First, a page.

The researchers will examine formula-based allocation strategies in public health practice. In particular, they will assess the impact on funding allocations of various formula design options, including the use of different indicators of target population need, the cost of providing services, state or local resource availability, and various approaches to combining indicators in formula calculations. The will also study the policy implications associated with using different indicators or strategies, including measures of population health disparities and approaches to assuring equity versus equivalency in funding allocations. The objective of this project is to generate practical guidance for public health program managers seeking to make informed choices when developing allocation formulas to best serve program goals.

Title: Developing and Applying a Descriptive Framework for Analyzing Food Safety Resources
Grantee Institution: University of Florida
Principal Investigator: Michael B. Batz
Grant Period: January 1, 2008–March 31, 2010

The researchers will develop a descriptive framework for public health-oriented analysis of food safety resources. The researchers will use the framework to describe and analyze federal food safety expenditures comprehensively and will apply it on a pilot basis to selected states and localities. Development of the framework will necessitate addressing the following research questions: 1) How should government food safety expenditures be organized into functional categories that enable the evaluation of resource allocation from a public health perspective? 2) Can actual food safety expenditure data be translated into these public health-oriented categories in a way that is feasible and useful for policymakers? 3) How are federal food safety resources allocated across these public health-oriented categories? 4) What are the recent trends in federal food safety expenditures across the system and across these public health-oriented categories, including federal allocations to state and local agencies? 5) How does the current federal resource allocation compare with what data and expert judgment suggest about opportunities to reduce risk across the system? 6) Can the framework be feasibly and usefully applied to state and local expenditures, taking into account budget data availability and the large number of individual agencies? 7) For a pilot set of states and localities, how are current food safety resources allocated across public health-oriented categories? and 8) What budgetary practices of government agencies foster or impede understanding and analysis of food safety expenditures from a public health perspective? The objective of this project is to provide policymakers with a tool for describing and analyzing government food safety expenditures on a system-wide basis and in ways that are relevant to reducing food borne illness.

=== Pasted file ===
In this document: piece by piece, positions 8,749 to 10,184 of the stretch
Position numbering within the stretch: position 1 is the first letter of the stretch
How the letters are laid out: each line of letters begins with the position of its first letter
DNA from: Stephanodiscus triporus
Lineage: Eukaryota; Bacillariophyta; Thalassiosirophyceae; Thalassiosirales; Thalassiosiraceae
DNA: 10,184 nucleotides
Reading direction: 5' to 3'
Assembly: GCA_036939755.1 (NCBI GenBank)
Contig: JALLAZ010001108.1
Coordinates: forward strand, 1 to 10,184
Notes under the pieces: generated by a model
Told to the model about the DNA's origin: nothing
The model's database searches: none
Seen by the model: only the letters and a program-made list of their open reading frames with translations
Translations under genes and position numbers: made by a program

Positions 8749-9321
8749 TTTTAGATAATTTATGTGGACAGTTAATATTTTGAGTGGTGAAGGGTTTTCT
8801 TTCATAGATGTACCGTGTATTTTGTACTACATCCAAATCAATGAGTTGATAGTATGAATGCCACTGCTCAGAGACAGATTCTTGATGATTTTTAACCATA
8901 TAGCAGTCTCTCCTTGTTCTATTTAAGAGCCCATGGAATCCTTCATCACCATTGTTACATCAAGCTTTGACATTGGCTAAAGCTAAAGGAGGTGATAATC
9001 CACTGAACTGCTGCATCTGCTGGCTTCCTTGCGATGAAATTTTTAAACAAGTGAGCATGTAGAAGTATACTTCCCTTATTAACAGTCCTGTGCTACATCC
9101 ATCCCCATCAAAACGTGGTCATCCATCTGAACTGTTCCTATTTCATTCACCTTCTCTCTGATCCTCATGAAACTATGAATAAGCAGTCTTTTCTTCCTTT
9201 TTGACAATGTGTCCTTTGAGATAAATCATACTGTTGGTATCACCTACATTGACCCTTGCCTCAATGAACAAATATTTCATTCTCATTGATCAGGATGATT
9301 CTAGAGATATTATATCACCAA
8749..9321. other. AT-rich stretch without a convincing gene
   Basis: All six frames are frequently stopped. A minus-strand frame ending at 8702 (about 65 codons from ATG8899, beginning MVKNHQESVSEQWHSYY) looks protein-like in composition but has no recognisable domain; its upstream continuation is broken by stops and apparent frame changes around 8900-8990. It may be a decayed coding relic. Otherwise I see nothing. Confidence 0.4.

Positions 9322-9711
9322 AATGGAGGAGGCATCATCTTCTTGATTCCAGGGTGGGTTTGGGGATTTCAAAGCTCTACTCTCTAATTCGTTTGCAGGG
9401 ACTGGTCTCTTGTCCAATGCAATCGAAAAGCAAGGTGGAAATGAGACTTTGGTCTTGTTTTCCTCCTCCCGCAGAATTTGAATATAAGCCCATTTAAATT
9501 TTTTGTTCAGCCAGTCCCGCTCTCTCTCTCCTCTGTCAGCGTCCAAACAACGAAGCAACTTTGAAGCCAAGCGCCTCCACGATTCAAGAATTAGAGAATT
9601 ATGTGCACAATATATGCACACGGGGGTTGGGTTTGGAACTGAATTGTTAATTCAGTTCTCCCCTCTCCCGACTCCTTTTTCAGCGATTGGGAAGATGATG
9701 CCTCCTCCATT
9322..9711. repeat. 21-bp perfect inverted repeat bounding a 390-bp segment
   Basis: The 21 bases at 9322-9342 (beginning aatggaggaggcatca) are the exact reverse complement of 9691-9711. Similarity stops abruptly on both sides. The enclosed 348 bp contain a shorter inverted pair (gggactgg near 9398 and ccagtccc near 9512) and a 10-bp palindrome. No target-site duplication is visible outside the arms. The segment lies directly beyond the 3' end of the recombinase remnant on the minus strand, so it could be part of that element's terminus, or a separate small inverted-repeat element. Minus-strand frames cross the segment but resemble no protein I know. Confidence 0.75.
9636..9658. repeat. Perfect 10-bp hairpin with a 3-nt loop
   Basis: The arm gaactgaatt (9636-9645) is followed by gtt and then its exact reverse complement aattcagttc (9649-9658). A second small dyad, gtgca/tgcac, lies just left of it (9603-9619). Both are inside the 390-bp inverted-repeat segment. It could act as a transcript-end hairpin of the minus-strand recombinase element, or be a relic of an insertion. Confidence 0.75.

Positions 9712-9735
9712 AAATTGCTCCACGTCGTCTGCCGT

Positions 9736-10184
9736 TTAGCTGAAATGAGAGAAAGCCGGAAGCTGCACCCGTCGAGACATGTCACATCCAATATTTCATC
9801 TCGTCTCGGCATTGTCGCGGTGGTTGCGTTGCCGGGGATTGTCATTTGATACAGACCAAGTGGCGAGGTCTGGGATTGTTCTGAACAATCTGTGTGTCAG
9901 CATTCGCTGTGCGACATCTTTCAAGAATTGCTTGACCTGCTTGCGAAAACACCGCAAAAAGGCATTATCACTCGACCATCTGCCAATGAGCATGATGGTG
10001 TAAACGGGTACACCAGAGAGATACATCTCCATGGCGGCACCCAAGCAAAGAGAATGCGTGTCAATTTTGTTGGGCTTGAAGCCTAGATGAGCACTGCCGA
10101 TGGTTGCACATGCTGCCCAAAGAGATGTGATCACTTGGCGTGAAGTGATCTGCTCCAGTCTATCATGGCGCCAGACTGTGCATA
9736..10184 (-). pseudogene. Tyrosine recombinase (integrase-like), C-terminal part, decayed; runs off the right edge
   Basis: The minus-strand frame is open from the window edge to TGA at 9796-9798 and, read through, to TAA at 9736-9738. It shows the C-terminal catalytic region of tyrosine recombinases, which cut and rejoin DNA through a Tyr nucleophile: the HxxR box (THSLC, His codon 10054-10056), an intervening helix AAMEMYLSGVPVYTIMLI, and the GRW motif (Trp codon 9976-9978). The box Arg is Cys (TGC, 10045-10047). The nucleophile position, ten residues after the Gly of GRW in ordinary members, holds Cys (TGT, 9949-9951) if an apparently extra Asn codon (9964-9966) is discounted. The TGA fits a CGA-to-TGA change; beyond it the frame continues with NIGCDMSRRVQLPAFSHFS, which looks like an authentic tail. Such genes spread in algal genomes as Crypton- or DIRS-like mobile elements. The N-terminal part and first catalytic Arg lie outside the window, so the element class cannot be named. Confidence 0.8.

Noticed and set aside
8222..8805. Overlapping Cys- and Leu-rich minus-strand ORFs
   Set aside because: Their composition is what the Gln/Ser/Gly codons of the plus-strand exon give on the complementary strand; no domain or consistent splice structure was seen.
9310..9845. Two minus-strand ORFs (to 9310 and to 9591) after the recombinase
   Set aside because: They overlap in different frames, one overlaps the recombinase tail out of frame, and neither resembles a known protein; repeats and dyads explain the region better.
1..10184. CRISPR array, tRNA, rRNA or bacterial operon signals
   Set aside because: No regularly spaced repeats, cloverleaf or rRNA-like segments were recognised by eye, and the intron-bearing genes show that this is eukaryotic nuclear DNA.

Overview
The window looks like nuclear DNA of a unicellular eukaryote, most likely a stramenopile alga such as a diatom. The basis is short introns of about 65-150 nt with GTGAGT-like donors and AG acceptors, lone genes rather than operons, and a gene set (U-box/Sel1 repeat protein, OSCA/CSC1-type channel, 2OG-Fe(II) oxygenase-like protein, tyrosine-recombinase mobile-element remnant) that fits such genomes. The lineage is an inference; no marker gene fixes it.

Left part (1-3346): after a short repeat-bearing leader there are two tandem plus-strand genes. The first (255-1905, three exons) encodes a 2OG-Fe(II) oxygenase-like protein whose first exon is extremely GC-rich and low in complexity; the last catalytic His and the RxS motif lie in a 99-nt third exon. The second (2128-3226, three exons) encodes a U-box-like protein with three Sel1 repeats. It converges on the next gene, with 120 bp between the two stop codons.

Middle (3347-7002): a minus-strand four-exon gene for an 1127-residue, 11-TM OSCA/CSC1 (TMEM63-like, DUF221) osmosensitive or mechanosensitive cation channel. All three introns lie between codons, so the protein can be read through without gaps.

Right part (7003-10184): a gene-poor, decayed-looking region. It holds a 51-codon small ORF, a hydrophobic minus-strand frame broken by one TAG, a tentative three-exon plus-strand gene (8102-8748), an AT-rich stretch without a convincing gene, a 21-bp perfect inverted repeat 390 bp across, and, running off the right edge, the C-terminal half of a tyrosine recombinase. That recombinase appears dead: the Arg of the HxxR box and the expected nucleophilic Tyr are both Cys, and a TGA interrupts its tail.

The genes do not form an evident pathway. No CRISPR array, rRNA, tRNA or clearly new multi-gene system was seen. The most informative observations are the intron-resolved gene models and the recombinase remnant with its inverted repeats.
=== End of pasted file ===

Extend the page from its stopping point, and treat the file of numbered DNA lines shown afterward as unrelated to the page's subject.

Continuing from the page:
1. From the Patient Protection and Affordable Care Act, available at
2. Holve, E. et al.  “A Needs Assessment for Data and Methods in Public Health Systems Research.” AcademyHealth, 2010. Available at